Feb 2019 Perspectives: Revisions to National Patient Safety Goal on Reducing the Risk for Suicide
Updated: Mar 6
Issued November 26, 2018; updated February 20, 2019
The Joint Commission has approved the following revisions for prepublication. While revised requirements are published in the semiannual updates to the print manuals (as well as in the online Edition®), accredited organizations and paid subscribers can also view them in the monthly periodical The Joint Commission Perspectives®. To begin your subscription, call 800-746-6578 or visit http://www.jcrinc.com.
Please note: Where applicable, this report shows current standards and EPs first, with deleted language struck through. Then, the revised requirement follows in bold text, with new language underlined.
APPLICABLE TO THE BEHAVIORAL HEALTH CARE ACCREDITATION PROGRAM
Effective July 1, 2019
Identify individuals at risk for suicide.
Reduce the risk for suicide.
Elements of Performance for NPSG.15.01.01
1. Conduct a risk assessment that identifies specific characteristics of the individual served and environmental features that may increase or decrease the risk for suicide.
1. The organization conducts an environmental risk assessment that identifies features in the physical environment that could be used to attempt suicide; the organization takes necessary action to minimize the risk(s) (for example, removal of anchor points, door hinges, and hooks that can be used for hanging).
Note: Noninpatient behavioral health care settings and unlocked inpatient units do not need to be ligature-resistant. The expectation for these settings is that they conduct a risk assessment to identify potential environmental hazards to individuals served; identify individuals who are at high-risk for suicide; and take action to safeguard these individuals from the environmental risks (for example, removing objects from the room that can be used for harm and continuous monitoring in a safe location while awaiting transfer to higher level of care).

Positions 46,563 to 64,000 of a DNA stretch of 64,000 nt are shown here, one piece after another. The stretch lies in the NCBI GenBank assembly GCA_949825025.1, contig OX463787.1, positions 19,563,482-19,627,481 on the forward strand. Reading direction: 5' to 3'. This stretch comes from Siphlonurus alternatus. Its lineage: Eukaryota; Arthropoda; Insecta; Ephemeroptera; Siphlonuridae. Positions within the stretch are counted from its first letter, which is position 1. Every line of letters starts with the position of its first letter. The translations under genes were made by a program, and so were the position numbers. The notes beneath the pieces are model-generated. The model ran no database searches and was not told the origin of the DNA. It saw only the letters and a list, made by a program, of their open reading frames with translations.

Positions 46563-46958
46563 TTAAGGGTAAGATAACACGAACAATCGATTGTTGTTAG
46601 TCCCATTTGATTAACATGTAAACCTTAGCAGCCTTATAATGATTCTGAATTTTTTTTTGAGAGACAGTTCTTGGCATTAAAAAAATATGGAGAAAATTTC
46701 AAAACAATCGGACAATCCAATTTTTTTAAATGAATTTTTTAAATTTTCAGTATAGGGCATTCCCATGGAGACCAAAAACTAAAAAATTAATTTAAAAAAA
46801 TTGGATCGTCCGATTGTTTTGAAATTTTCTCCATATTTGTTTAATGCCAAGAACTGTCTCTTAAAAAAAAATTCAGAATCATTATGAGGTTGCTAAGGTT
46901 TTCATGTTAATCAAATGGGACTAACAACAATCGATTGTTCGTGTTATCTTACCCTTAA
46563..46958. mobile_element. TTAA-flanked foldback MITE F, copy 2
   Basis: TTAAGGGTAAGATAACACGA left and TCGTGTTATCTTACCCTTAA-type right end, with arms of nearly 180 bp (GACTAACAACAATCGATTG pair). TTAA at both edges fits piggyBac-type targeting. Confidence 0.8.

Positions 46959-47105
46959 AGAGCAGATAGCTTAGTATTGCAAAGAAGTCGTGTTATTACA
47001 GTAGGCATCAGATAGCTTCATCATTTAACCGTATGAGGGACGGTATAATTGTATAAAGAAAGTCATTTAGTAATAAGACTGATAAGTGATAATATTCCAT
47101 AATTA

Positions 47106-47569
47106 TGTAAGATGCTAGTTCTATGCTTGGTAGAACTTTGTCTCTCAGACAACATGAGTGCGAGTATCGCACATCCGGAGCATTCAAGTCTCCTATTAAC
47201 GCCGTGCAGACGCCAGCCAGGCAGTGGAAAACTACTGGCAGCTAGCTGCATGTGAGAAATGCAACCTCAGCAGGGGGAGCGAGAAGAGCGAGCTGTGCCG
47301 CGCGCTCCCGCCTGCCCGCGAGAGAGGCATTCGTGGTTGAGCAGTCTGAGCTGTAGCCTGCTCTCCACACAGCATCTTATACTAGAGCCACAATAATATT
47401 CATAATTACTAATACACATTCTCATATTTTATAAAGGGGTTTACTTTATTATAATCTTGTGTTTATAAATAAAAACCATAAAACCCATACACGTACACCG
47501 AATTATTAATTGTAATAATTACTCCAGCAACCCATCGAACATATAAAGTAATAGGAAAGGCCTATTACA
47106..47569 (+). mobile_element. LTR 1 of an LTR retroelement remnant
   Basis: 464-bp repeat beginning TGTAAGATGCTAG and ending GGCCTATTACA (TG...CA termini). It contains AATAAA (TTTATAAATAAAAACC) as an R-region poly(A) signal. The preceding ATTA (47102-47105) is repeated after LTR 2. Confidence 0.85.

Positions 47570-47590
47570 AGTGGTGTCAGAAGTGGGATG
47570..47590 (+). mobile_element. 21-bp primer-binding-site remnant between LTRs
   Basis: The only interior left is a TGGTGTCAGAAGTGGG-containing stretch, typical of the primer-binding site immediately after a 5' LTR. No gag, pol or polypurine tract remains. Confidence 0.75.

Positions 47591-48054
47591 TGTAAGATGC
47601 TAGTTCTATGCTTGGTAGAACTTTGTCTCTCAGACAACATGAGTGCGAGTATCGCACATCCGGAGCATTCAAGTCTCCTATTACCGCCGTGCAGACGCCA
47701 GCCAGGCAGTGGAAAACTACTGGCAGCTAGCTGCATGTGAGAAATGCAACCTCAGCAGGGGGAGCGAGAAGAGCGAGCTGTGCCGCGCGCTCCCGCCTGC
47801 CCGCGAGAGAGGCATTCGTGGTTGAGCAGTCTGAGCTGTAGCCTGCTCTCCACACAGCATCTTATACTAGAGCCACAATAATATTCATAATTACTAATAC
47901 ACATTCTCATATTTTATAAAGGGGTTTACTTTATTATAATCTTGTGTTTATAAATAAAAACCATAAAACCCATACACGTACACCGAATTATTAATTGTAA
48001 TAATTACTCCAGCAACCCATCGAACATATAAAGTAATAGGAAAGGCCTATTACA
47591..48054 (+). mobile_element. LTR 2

2. Address the immediate safety needs and most appropriate setting for treatment of the individual served.
2. Screen all individuals served for suicidal ideation using a validated screening
3. When an individual at risk fur suicide leaves the care of the organization, provide suicide prevention information (such as a crisis hotline) to the individual and his or her family.
3. Use evidence-based process to conduct a suicide assessment of individuals served who have screened positive for suicidal ideation. The assessment directly asks about suicidal ideation, plan, intent, suicidal or self-harm behaviors, risk factors, and protective factors.
Note: EPs 2 and 3 can be satisfied through the use of a single process or instrument that simultaneously screens individuals served for suicidal ideation and assesses the severity of suicidal ideation.
4. Document individuals’ overall level of risk for suicide and the plan to mitigate the risk for suicide.
5. Follow written policies and procedures addressing the care of individuals served identified as at risk for suicide. At a minimum, these should include the following:
Training and competence assessment of staff who care for individuals served at risk for suicide
Guidelines for reassessment
Monitoring individuals served who are at high risk for suicide
6. Follow written policies and procedures for counseling and follow-up care at discharge for individuals served identified as at risk for
7. Monitor implementation and effectiveness of policies and procedures for screening, assessment, and management of individuals served at risk for suicide and take action as needed to improve compliance.